Abstract: In this work, a novel nanosensing platform was suggested based on ruthenium for the sensitive determination of Idarubicin anticancer drugs. Ruthenium/Vulcan carbon-based nanoparticles were synthesized ultrasonication method and then characterized by transmission electron microscopy (TEM), X-ray photoelectron spectroscopy (XPS), and X-ray diffraction (XRD). The mean particle size of the nanoparticles calculated by the TEM analysis was found to be 1.98 nm ± 0.29 nm, and the Ru nanoparticles were mostly dispersed on the support material. Glassy carbon electrode (GCE) surface was modified with Ruthenium/Vulcan carbon-based nanomaterials (Ru@VC), and characterization of the nanosensor was performed using electrochemical impedance spectroscopy and cyclic voltammetry. The limit of detection (LOD) and limit of quantification (LOQ) values were found as 9.25 × 10–9 M and 2.8 × 10–8 M in buffer samples. To demonstrate the applicability and validity of developed nanosensor, it was used for the determination of Idarubicin in Idamen® IV (10 mg/10 mL vial) and human serum sample. The results of recovery studies showed that the Ru@VC/GCE nanosensor was free from excipient interferences in the dosage forms of injection, and it can be successfully applied to biological samples.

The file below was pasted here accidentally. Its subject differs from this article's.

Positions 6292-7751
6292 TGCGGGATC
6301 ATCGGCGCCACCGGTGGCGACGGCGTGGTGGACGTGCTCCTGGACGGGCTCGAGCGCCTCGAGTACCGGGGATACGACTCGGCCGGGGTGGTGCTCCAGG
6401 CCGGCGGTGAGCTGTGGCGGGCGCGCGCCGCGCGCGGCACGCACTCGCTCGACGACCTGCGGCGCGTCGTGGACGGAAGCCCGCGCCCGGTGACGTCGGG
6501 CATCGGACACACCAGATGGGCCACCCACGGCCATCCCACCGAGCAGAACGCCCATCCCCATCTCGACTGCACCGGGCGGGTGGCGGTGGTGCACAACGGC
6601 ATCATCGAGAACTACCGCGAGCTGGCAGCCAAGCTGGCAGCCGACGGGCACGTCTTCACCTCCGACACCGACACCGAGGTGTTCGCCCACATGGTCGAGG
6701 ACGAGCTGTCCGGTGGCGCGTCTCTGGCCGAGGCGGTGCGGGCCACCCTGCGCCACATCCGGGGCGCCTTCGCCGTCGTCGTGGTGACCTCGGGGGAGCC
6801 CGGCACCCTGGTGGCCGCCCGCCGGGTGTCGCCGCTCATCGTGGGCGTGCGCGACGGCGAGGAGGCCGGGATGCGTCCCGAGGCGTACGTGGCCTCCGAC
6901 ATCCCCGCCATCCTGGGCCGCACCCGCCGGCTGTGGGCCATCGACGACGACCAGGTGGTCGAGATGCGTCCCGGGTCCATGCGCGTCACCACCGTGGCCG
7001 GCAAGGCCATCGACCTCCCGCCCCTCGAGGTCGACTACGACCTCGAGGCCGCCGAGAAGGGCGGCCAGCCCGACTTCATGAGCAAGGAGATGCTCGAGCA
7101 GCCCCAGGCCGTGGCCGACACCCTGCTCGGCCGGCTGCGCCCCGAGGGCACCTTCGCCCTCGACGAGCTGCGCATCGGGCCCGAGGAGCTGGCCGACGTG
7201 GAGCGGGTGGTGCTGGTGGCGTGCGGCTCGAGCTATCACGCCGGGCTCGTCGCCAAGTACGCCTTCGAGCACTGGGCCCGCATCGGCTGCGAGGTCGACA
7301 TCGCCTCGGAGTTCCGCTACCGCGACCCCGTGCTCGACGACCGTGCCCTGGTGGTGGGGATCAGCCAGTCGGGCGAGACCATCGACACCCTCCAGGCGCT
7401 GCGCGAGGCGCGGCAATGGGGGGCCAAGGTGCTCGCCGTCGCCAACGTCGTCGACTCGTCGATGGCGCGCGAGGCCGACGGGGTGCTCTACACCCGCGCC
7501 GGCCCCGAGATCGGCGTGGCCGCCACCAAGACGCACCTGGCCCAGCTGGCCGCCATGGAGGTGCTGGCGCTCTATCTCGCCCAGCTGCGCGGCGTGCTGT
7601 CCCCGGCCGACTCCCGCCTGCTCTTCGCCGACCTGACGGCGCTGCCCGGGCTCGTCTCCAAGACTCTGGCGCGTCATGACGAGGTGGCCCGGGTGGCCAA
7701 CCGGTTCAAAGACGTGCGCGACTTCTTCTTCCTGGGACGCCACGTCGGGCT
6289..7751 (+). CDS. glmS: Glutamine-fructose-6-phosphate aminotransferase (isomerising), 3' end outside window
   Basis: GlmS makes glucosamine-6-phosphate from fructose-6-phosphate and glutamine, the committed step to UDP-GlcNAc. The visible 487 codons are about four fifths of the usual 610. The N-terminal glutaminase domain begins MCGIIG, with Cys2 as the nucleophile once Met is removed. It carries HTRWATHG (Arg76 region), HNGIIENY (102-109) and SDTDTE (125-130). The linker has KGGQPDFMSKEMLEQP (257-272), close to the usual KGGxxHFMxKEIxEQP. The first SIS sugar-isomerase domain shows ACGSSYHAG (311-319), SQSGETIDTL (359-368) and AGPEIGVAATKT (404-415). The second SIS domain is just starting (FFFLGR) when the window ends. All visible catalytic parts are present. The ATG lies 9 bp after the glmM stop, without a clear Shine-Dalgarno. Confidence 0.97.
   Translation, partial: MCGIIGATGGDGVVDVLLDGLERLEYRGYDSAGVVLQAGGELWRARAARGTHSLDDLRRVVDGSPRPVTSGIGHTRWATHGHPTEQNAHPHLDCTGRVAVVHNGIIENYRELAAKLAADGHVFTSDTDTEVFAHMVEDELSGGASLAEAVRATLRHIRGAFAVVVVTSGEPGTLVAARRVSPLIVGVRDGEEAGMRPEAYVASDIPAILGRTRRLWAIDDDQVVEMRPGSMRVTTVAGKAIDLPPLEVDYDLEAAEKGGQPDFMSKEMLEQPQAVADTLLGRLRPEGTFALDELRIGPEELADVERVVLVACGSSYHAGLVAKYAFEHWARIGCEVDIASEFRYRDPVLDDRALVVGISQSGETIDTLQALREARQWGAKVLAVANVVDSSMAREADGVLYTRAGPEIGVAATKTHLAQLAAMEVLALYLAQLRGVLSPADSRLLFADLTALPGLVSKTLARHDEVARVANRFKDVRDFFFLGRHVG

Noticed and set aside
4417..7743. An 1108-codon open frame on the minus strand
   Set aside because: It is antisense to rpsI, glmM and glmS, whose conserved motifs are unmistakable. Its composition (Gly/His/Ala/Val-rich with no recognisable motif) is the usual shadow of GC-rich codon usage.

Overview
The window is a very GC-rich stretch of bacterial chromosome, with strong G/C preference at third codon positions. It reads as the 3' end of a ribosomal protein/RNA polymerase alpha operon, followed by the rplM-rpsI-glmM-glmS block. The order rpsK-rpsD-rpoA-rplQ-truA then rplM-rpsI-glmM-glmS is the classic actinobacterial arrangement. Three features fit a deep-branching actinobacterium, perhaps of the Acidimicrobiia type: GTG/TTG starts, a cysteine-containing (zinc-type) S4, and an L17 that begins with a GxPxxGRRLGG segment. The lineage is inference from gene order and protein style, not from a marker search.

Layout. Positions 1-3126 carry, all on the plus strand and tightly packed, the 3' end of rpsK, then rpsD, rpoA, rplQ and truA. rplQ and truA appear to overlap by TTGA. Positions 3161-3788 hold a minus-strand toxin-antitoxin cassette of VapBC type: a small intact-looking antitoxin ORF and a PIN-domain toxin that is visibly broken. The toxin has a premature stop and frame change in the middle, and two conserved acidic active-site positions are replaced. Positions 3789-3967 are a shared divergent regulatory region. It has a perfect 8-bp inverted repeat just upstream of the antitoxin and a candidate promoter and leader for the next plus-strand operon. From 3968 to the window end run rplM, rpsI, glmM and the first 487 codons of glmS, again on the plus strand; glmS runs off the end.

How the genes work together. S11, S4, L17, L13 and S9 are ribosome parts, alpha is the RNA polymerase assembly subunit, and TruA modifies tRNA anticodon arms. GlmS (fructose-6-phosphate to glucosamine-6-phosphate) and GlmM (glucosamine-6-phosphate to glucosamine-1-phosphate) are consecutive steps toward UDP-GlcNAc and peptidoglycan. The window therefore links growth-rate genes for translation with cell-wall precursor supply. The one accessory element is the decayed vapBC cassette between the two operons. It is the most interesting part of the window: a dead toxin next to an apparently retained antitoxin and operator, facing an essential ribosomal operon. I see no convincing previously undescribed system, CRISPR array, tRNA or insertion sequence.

TL;DR: In this article , a comprehensive experimental and theoretical review is provided on the recent development of single atom and atomic clusterdecorated LD platforms towards some typical clean energy reactions, such as water splitting, nitrogen fixation, and carbon dioxide reduction reactions.
Abstract: The fundamental relationship between structure and properties, which is called “structure‐property”, plays a vital role in the rational designing of high‐performance catalysts for diverse electrocatalytic applications. Low‐dimensional (LD) nanomaterials, including 0D, 1D, 2D materials, combined with low‐nuclearity metal atoms, ranging from single atoms to subnanometer clusters, are currently emerging as rising star nanoarchitectures for heterogeneous catalysis due to their well‐defined active sites and unbeatable metal utilization efficiencies. In this work, a comprehensive experimental and theoretical review is provided on the recent development of single atom and atomic cluster‐decorated LD platforms towards some typical clean energy reactions, such as water‐splitting, nitrogen fixation, and carbon dioxide reduction reactions. The upmost attractive structural properties, advanced characterization techniques, and theoretical principles of these low‐nuclearity electrocatalysts as well as their applications in key electrochemical energy devices are also elegantly discussed.